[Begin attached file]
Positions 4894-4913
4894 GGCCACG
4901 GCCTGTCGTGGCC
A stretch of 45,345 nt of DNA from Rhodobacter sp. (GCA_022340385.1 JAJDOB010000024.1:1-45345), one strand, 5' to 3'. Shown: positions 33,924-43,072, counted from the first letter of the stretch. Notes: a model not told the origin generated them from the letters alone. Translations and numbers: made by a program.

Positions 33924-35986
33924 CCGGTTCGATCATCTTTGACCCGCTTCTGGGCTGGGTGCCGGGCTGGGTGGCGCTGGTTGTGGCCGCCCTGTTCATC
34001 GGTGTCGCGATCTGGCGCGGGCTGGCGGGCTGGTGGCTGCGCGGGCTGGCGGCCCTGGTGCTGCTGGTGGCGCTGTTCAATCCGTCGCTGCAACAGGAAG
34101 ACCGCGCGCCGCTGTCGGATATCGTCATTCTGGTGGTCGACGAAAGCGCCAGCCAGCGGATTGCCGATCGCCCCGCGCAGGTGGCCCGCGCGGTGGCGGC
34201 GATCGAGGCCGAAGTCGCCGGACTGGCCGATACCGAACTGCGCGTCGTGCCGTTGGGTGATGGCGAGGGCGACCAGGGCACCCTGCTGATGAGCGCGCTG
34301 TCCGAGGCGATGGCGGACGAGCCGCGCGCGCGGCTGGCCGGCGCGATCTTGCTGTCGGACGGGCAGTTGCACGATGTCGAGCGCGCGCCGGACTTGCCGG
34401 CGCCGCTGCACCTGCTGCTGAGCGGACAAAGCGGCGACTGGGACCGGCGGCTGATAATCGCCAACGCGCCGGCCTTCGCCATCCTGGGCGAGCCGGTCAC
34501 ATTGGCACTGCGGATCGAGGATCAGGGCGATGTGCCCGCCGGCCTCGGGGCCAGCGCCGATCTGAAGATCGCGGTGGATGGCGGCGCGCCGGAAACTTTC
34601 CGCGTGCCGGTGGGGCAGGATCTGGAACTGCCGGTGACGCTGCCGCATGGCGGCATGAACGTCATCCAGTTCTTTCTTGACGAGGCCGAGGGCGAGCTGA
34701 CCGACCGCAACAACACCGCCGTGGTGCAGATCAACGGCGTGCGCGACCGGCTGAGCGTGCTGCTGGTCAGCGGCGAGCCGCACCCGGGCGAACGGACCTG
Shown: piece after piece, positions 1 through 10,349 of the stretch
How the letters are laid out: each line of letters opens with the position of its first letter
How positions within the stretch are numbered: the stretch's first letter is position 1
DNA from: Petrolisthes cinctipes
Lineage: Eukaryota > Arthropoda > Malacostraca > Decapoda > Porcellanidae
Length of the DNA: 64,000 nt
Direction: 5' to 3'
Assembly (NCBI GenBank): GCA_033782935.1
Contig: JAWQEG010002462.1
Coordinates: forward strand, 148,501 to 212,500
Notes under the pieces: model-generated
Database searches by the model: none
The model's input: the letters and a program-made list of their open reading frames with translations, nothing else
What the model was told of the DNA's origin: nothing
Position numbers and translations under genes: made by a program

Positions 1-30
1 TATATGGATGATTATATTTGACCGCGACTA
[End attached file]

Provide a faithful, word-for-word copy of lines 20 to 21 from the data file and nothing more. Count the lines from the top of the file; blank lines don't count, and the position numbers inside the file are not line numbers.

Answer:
Length of the DNA: 64,000 nt
Direction: 5' to 3'